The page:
In addition to the testimonies of Mr. Jerningham's poetical genius which I have given, I may properly show in what estimation he was held by the late Lord Byron, who, in a note to his vigorous satire, entitled "English Bards and Scotch Reviewers," has the following passage: "I hear that Mr. Jerningham is about to take up the cudgels for his Maecenas, Lord Carlisle; I hope not: he was one of the few who, in the very short intercourse I had with him, treated me with kindness when a boy, and whatever he may say or do, 'pour on, I will endure.'" No person was more able to appreciate a character than Lord Byron, or less disposed to spare those whom he might think deserving of censure; therefore the submissive respect with which he treats Mr. Jerningham, will justify the conclusion that he thought highly of his moral qualities, as well as of his poetical powers, as he must have been well aware of his rank among the English bards.
A more affectionate relative than Mr. Jerningham could hardly exist. He lived many years with his mother till she died at a very advanced age; and by his tenderness and filial affection, illustrated all that his poetical predecessor, Pope, has so beautifully said of his own attention to his venerable parent, under the same circumstances.
In a letter which I received from Mr. Jerningham, at Cossey, dated 1809, he says, "Since I had the pleasure of seeing you, I have dragged through a long and melancholy scene. I found my brother (the late Sir William Jerningham) at my arrival at Cossey, in a state that excluded the least indulgence of hope. A gradual and visible decay, at the expiration of five weeks, terminated in his death. If it be a salutary thing to go into the house of mourning, I ought to be the better for what I have beheld. On Tuesday last, my brother was deposited in the vault of the new Gothic Chapel, (the first inhabitant of that dreary mansion,) to take his long repose. I will venture to say that, at his resurrection, he will not find himself outdone in acts of benevolence by any who may be summoned to the same awful tribunal."
In another letter, received from the same place, dated 1811, he says, "My nephew (the present Lord Stafford) and his wife, who is very accomplished, live in a higher rank of splendour than my late brother, and equal him, if possible, in all the milder attractions that beam from benevolence and generosity." In the same letter he gives an interesting account of the manner in which he passed his time. Having the indulgence of breakfasting by himself at his own time, he enjoyed a long studious morning. He says, "If you ask me what I have been reading, I answer that I have seen nothing new, but the excellent library here is more than sufficient for the most omnivorous appetite. I have had some intercourse with Gibbon. I have read all his notes to his history, which show his extensive reading and his investigating spirit. I have amused myself with a second perusal of Godwin's Chaucer, which contains frequently deep reflections. Chaucer is only the text, while the interesting facts of the age are made to rally round the poet. St. Bernard's moral discourses have been part of my reading. He has warmth and energy, but his Latin is inferior to that of Lactantius, of whom I read half a volume last year. St. Bernard appears to me to have thought in old French, while he wrote in Latin; but you will think me an old pedantic monk, if I should proceed, and so I will leave off and begin my walk."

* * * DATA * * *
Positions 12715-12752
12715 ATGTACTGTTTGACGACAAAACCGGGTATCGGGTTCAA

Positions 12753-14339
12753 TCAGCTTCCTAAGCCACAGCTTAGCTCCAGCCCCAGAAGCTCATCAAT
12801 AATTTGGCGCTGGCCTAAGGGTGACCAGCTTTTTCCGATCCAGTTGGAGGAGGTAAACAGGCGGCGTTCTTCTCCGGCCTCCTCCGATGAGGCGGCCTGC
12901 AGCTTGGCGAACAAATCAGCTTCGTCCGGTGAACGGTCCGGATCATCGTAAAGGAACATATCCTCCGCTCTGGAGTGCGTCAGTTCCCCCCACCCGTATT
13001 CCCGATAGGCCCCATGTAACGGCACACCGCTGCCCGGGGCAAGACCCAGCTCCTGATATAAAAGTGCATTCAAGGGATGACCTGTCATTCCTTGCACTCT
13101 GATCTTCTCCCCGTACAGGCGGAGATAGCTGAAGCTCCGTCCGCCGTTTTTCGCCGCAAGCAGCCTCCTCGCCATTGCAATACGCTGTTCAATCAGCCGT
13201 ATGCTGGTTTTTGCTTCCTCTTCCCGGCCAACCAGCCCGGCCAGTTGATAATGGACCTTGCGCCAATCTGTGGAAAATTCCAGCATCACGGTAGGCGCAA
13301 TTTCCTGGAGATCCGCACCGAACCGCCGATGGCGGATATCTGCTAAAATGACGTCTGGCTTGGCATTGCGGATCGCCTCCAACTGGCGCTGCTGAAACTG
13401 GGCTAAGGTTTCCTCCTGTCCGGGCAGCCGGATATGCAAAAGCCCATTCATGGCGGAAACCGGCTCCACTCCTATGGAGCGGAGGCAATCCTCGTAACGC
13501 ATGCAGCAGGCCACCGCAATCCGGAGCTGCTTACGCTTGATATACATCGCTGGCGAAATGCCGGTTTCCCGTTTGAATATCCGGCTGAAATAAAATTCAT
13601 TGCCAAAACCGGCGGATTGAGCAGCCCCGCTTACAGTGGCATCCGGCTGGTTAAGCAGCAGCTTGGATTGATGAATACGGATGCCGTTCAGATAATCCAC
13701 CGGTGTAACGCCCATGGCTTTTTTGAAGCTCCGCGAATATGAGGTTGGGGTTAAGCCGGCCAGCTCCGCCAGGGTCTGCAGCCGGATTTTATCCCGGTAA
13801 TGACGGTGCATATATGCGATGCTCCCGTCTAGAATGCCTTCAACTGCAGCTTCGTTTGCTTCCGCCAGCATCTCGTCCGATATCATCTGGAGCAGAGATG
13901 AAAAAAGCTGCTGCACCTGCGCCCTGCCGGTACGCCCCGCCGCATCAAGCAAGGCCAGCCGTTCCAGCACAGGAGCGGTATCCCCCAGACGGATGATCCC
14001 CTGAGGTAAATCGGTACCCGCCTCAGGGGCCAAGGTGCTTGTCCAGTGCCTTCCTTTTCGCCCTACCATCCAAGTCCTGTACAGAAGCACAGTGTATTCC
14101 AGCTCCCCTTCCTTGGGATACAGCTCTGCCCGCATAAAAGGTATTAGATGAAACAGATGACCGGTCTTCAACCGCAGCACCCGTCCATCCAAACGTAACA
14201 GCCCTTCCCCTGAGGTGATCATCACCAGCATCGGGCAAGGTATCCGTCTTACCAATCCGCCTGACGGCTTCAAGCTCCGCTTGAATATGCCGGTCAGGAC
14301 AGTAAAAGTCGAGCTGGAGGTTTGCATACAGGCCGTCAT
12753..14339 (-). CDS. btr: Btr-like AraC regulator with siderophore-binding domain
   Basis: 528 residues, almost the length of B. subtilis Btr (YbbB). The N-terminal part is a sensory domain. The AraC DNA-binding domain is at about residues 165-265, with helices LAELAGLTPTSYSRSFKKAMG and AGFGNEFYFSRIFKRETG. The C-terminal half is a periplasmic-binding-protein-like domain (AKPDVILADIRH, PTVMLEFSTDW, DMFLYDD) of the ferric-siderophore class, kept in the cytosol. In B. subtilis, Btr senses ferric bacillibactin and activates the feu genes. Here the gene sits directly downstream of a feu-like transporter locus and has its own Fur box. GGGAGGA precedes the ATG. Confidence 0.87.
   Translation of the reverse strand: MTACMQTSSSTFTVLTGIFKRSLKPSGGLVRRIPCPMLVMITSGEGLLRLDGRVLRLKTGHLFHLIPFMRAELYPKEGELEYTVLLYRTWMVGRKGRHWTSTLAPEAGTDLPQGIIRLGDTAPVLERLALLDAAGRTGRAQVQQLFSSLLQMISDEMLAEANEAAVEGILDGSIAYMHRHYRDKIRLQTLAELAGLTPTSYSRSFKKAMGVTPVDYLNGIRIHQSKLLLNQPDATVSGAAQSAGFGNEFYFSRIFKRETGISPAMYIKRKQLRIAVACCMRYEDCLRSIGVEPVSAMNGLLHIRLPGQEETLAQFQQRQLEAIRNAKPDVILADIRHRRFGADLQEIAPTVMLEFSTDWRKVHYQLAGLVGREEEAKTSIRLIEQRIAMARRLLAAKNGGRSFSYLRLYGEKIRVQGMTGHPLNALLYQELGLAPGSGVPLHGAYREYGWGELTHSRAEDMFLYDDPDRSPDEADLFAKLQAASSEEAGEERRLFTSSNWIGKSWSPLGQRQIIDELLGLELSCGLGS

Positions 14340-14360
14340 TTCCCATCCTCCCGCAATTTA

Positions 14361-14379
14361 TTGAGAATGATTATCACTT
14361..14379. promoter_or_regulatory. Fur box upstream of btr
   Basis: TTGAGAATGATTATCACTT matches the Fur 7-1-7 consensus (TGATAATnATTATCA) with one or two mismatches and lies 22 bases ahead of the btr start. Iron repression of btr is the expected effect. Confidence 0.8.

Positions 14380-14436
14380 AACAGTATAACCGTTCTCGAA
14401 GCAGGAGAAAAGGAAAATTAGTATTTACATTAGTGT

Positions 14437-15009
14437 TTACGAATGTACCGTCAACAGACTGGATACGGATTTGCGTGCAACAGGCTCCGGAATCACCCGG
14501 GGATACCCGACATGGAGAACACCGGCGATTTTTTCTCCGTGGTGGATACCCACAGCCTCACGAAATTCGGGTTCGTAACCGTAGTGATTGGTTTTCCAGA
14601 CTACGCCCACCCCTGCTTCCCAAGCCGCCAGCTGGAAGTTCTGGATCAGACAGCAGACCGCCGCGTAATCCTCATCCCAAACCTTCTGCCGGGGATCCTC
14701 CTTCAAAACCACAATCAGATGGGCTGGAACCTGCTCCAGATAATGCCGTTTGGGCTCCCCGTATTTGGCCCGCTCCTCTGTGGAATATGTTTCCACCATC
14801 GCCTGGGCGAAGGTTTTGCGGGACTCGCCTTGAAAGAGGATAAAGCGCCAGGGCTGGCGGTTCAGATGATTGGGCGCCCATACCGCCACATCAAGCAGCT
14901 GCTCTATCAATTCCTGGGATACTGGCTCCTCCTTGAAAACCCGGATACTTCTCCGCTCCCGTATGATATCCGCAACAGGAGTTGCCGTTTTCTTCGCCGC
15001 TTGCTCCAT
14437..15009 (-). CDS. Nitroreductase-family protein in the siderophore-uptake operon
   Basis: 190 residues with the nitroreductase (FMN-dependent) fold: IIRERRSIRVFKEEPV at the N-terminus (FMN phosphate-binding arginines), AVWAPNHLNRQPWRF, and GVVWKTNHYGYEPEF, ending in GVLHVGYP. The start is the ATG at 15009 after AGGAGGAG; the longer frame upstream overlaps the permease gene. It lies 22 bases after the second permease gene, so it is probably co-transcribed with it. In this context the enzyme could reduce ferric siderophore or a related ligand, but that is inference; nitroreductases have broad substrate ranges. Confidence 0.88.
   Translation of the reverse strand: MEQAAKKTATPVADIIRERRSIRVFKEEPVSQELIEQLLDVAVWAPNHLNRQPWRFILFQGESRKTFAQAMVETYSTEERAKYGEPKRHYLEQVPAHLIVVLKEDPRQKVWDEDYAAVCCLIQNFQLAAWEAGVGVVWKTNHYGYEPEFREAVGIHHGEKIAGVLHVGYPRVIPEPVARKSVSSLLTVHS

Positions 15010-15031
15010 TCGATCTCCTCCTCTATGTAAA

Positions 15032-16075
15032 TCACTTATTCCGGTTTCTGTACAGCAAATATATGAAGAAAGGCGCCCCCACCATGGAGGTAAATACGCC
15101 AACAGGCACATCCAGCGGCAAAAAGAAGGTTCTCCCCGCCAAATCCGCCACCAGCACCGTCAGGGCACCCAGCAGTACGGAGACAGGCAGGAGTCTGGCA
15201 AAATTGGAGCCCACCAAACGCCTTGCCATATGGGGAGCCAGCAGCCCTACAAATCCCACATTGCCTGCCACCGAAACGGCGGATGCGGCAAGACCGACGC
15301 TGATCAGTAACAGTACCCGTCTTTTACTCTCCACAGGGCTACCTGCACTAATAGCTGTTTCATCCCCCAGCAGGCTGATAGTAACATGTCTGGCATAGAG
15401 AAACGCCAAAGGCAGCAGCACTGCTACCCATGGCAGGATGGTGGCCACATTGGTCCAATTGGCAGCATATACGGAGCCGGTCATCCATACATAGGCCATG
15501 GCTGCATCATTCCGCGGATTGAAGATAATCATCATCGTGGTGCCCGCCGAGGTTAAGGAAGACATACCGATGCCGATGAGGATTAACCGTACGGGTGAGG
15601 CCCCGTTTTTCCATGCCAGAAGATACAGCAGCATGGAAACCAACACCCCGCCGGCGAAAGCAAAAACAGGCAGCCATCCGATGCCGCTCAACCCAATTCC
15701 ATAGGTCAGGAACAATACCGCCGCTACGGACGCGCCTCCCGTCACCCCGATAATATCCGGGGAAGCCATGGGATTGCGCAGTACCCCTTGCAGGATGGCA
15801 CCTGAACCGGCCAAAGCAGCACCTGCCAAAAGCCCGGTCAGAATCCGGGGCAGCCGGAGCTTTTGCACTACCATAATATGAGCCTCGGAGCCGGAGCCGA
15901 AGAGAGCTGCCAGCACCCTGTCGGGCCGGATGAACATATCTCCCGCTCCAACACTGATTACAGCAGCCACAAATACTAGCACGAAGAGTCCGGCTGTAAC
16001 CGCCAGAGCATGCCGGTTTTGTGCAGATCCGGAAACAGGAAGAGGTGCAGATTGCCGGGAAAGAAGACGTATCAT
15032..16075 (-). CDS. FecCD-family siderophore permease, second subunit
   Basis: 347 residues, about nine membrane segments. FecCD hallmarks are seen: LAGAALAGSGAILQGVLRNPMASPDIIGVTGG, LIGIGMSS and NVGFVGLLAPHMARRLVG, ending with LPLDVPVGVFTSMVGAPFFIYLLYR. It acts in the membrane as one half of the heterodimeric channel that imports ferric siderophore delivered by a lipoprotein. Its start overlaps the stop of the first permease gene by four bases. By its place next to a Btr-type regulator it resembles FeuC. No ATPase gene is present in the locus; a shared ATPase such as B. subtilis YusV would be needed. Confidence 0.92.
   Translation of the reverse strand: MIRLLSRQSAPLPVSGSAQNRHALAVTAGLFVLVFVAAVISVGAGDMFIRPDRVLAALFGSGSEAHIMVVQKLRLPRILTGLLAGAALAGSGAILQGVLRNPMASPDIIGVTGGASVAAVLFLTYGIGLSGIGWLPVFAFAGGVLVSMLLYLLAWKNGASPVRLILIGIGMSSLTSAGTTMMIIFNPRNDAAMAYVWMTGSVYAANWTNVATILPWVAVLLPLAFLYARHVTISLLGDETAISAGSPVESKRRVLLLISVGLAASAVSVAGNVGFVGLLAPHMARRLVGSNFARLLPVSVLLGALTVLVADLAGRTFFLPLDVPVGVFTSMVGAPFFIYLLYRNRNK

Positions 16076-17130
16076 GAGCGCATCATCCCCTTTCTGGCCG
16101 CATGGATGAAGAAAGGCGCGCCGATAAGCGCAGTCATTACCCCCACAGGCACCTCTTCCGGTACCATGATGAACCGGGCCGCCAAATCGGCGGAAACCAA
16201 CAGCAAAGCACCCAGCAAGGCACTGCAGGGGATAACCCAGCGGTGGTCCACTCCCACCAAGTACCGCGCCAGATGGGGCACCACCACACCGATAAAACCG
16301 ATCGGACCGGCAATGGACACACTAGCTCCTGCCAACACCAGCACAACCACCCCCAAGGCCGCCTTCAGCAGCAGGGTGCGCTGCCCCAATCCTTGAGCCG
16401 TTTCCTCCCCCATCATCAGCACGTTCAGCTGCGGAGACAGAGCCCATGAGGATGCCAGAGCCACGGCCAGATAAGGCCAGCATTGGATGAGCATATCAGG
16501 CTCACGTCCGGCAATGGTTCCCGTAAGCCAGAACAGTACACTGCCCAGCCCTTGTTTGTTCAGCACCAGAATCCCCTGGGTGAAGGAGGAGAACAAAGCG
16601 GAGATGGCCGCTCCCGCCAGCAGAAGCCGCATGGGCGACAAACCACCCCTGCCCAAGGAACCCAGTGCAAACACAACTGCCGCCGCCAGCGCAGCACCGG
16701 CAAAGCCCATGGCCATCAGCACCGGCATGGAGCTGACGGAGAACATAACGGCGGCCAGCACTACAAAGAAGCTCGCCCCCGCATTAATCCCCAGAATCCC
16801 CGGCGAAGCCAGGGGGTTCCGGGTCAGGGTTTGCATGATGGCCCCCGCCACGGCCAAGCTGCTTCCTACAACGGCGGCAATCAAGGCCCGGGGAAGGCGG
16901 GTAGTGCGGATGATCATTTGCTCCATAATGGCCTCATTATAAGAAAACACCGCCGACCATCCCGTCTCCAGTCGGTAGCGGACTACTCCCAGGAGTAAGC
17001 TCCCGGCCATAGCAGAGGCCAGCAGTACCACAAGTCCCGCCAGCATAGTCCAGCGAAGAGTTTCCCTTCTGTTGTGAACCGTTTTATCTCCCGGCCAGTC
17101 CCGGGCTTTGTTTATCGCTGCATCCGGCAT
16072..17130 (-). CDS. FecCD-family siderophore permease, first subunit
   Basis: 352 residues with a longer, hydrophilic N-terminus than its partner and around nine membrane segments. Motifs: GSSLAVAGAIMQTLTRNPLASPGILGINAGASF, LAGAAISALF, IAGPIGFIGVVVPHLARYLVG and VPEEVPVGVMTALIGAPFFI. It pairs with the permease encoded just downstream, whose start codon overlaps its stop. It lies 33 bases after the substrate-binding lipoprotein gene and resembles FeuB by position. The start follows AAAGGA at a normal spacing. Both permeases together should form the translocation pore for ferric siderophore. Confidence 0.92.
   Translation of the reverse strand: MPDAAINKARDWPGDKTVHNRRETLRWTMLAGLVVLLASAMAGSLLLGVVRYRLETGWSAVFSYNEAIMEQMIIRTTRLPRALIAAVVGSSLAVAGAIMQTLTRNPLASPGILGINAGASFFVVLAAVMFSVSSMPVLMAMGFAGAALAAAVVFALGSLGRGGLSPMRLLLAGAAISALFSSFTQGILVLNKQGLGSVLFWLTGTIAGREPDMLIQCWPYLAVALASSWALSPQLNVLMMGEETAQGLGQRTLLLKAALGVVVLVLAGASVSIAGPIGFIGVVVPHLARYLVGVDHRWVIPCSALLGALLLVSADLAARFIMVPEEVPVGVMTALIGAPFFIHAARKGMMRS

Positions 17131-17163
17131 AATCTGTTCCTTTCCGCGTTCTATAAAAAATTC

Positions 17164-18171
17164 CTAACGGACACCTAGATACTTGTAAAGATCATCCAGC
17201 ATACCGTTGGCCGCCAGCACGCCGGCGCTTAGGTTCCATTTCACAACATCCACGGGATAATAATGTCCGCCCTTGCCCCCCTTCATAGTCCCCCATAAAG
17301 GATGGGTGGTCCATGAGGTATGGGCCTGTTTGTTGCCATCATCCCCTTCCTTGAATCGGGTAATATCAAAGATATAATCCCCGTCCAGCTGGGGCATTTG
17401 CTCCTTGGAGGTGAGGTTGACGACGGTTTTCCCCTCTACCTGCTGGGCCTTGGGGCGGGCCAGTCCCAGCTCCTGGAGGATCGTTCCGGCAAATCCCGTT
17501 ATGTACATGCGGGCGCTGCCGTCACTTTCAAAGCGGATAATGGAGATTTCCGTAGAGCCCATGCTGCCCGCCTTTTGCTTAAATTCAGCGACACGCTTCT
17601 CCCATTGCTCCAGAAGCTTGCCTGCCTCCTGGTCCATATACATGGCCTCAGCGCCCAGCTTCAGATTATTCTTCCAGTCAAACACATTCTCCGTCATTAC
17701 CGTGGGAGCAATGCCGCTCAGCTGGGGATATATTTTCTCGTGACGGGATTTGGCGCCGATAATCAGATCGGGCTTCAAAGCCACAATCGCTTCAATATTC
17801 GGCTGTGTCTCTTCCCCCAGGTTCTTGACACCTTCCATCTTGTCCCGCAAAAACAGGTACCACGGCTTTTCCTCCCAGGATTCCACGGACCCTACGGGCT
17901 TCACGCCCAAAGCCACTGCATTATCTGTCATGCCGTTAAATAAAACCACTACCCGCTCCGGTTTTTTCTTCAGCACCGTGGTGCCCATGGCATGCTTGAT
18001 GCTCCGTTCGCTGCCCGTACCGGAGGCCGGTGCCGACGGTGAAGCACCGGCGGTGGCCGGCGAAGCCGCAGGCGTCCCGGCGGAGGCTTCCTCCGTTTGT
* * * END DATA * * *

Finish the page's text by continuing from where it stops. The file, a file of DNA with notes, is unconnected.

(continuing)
I cite these passages out of many others of the same description, merely for the purpose of showing that Mr. Jerningham was a scholar and a critic, as well as a poet. He was a warm and steady friend, and to his servants a kind and indulgent master. Some years after his death, I heard them speak of him with great respect, gratitude, and affection.
I have dwelt the longer on the memory of Mr. Jerningham, because, as I have before said, I consider him one of the most amiable characters I ever knew. He was my warm and sincere friend; to him I was indebted for many happy hours, and for much interesting and valuable information. No person ever enjoyed a more familiar intercourse with the learned world, as well as with the ranks of fashion; and, with a slight alteration, what Pope says of himself in his imitation of Horace, Book ii. Sat. 1, is strictly applicable to Mr. Jerningham.
Envy must own I live, among the great,
No tool of party and no spy of state,
With eyes that pry not, tongue that ne'er repeats,
Fond to spread friendships, but to cover heats,
To help who want, to forward who excel:
This all who know me know, who love me tell;
And who unknown defame me, let them be
Scribblers or peers, alike are mob to me.